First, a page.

A. Writing for a digital medium above all else requires flexibility. The job can change a lot from week to week, depending on what you're working on. You get pulled in new directions all the time. In writing print fiction, you are the master of everything that happens in your story, but in writing for video games, you are a part of this large collaborative process. You have lots of really smart people to lean on and bounce ideas off of, which is awesome, and the process is in some ways very democratic. Your ideas have to win people over. The best ideas tend to win out in the long run, and then you go out as a team and institute those ideas.
Q. The main character in Prophet of Bones, Paul Carlsson, is a scientist. You studied biology at Indiana University and went on to work as a lab technician. You also bred mice in your basement as a young boy, something Paul does in the book. How did your own life inspire Paul’s character?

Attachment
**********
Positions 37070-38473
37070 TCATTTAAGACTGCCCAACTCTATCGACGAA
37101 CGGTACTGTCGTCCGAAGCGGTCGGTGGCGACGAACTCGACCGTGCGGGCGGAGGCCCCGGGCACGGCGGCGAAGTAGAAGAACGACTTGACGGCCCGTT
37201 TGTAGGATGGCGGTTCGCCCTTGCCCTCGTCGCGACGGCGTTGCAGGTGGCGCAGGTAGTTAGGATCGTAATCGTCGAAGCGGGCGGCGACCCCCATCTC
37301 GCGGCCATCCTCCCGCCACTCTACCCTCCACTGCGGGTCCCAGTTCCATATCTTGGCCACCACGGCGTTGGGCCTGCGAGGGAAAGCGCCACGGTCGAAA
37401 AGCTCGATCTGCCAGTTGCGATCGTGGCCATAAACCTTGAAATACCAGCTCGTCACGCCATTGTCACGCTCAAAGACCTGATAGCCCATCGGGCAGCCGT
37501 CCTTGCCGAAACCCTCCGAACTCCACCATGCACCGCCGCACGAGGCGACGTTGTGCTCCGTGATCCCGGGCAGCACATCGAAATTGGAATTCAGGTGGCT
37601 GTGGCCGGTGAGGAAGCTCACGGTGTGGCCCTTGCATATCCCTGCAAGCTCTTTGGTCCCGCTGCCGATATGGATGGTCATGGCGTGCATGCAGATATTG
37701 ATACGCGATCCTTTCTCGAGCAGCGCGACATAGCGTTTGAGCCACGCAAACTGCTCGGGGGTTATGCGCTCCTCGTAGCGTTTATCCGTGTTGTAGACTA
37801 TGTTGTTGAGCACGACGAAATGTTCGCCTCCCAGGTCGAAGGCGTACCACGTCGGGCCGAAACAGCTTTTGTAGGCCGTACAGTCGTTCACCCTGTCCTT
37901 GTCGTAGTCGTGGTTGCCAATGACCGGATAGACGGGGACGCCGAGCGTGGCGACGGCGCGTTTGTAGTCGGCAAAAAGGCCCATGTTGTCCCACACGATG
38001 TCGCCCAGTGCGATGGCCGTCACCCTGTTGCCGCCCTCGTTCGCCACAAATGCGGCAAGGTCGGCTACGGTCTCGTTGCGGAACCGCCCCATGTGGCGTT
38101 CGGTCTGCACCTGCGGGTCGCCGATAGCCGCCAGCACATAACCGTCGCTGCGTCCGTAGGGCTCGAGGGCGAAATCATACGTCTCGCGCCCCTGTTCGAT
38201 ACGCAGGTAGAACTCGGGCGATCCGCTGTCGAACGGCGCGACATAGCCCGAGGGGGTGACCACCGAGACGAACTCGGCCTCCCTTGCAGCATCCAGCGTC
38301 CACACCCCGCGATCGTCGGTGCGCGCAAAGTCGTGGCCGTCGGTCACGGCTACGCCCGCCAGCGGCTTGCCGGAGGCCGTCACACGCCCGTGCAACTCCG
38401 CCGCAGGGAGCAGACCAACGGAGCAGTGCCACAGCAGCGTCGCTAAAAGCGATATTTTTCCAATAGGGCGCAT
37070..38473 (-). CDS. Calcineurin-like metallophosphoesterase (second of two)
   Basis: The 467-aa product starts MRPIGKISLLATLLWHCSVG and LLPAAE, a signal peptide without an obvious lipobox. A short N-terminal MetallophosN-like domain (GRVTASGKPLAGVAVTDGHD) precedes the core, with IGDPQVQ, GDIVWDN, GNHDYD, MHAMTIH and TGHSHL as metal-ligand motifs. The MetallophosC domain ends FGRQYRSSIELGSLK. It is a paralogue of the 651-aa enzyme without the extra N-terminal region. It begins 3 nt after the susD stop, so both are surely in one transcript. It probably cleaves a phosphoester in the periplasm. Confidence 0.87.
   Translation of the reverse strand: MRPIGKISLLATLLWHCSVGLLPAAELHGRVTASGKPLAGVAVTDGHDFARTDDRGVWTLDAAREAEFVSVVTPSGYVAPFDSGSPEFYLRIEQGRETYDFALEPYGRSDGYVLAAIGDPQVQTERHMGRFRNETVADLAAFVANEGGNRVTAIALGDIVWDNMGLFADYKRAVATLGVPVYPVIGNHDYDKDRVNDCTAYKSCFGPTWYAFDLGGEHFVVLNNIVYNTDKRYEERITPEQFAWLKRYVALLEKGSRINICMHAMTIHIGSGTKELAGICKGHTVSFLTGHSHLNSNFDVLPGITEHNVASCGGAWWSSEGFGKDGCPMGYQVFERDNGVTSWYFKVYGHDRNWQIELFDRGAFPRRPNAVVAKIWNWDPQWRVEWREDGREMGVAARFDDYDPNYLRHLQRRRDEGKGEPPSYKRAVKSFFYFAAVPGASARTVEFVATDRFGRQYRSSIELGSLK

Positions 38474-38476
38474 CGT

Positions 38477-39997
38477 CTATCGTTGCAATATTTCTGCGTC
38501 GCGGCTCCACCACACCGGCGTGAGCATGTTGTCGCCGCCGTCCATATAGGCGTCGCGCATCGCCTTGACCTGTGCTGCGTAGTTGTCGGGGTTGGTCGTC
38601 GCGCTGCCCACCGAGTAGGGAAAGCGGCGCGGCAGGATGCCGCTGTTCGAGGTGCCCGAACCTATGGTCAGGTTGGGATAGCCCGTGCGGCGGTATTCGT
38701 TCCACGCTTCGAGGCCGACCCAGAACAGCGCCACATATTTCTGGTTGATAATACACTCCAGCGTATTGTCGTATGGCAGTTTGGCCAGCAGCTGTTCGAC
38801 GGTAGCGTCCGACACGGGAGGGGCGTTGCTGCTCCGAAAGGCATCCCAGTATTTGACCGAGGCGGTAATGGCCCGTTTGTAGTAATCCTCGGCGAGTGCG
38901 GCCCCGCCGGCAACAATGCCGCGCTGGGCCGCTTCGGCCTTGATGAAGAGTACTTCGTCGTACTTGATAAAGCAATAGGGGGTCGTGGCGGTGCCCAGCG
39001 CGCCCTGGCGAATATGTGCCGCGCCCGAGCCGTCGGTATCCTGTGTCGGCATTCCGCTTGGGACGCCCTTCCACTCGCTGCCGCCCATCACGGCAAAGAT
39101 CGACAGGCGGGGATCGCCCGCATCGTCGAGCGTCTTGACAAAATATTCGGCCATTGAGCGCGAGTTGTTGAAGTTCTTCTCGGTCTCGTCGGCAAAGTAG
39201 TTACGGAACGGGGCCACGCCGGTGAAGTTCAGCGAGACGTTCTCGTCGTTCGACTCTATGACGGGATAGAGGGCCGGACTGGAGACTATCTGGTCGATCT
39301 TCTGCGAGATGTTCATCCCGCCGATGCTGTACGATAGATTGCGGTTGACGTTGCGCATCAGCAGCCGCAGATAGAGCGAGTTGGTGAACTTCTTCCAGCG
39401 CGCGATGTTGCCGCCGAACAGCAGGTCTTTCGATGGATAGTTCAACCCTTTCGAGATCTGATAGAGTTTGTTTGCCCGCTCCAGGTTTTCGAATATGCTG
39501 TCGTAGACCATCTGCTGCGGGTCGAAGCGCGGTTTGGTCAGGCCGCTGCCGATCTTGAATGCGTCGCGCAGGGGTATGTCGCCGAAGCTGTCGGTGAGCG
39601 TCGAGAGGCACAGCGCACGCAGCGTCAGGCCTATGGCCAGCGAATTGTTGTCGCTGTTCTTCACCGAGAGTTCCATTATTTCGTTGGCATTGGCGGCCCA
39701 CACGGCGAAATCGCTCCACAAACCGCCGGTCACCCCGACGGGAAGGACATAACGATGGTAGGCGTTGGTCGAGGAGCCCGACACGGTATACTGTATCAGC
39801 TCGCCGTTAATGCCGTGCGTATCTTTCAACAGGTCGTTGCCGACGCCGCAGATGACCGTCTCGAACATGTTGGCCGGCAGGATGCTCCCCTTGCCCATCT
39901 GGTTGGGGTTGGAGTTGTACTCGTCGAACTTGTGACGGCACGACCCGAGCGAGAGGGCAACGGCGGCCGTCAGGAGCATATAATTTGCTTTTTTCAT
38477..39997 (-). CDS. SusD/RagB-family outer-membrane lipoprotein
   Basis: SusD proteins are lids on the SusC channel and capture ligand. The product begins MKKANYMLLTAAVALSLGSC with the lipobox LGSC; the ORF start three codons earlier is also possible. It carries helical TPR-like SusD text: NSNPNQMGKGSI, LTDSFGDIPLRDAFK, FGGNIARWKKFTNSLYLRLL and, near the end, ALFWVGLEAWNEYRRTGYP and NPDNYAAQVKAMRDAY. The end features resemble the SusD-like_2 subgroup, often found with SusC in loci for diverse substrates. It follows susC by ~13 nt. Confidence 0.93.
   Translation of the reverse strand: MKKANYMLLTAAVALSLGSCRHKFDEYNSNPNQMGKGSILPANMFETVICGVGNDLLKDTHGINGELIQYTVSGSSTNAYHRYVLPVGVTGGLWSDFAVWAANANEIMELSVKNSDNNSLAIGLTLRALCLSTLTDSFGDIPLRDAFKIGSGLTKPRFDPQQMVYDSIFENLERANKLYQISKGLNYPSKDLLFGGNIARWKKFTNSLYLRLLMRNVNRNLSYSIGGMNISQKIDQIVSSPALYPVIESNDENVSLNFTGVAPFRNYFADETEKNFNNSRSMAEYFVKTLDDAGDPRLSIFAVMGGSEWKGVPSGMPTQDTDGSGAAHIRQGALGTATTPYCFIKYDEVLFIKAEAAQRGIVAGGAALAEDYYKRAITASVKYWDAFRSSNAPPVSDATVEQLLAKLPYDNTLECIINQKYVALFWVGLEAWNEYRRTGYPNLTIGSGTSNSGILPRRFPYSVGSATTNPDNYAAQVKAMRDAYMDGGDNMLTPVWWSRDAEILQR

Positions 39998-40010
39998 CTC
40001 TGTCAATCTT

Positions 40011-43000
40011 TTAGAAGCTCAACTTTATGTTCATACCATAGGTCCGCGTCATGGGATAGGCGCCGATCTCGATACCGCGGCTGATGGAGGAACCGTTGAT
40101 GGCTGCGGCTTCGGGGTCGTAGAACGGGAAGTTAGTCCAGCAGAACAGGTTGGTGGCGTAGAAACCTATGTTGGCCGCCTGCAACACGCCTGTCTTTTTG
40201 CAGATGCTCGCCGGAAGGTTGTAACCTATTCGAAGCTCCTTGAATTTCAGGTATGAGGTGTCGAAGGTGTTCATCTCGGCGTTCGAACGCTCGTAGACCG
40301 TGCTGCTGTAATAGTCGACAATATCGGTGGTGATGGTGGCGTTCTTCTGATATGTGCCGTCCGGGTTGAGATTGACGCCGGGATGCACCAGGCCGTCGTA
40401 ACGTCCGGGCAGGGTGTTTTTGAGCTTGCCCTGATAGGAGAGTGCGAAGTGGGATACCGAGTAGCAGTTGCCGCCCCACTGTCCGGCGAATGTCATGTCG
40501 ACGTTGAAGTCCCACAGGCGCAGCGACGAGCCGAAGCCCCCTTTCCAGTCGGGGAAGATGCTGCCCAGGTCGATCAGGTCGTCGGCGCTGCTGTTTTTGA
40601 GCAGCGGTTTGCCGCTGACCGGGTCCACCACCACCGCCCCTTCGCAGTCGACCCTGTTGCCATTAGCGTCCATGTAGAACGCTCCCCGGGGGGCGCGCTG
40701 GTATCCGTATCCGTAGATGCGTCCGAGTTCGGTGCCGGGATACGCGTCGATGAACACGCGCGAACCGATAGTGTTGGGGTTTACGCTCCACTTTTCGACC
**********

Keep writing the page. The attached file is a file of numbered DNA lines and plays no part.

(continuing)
A. I think I’m very much like Paul in a lot of ways. We’re interested in the same questions, and driven by many of the same motivations. I suppose we have a lot of the same fears and insecurities. But for him, it is all experienced through the lens of life lived in a creationist universe, whereas I live in one more consistent with evolution. So while we’re interested in the same questions, the answers will be very different.
Q. You already have another book in the works. Can you give us any hints as to what it’s about?
A. Well, I haven’t pinned down a title yet, but the book will be a continuation of my early novelette “Divining Light,” which was nominated for a Nebula Award in 2010. It’s another lab-opera, and I’m beginning to sense a trend in my fiction. Stephen King writes about writers in trouble, and John Grisham writes about lawyers in trouble. I seem to write about scientists in trouble. So this will be my third novel centered on laboratories. And again, it’s me being drawn to another intractable scientific problem, in this case, the famous two-slit experiment. It’s a story about quantum mechanics, and in it, a researcher discovers that reality is not exactly what it seems to be. Life hangs in the balance.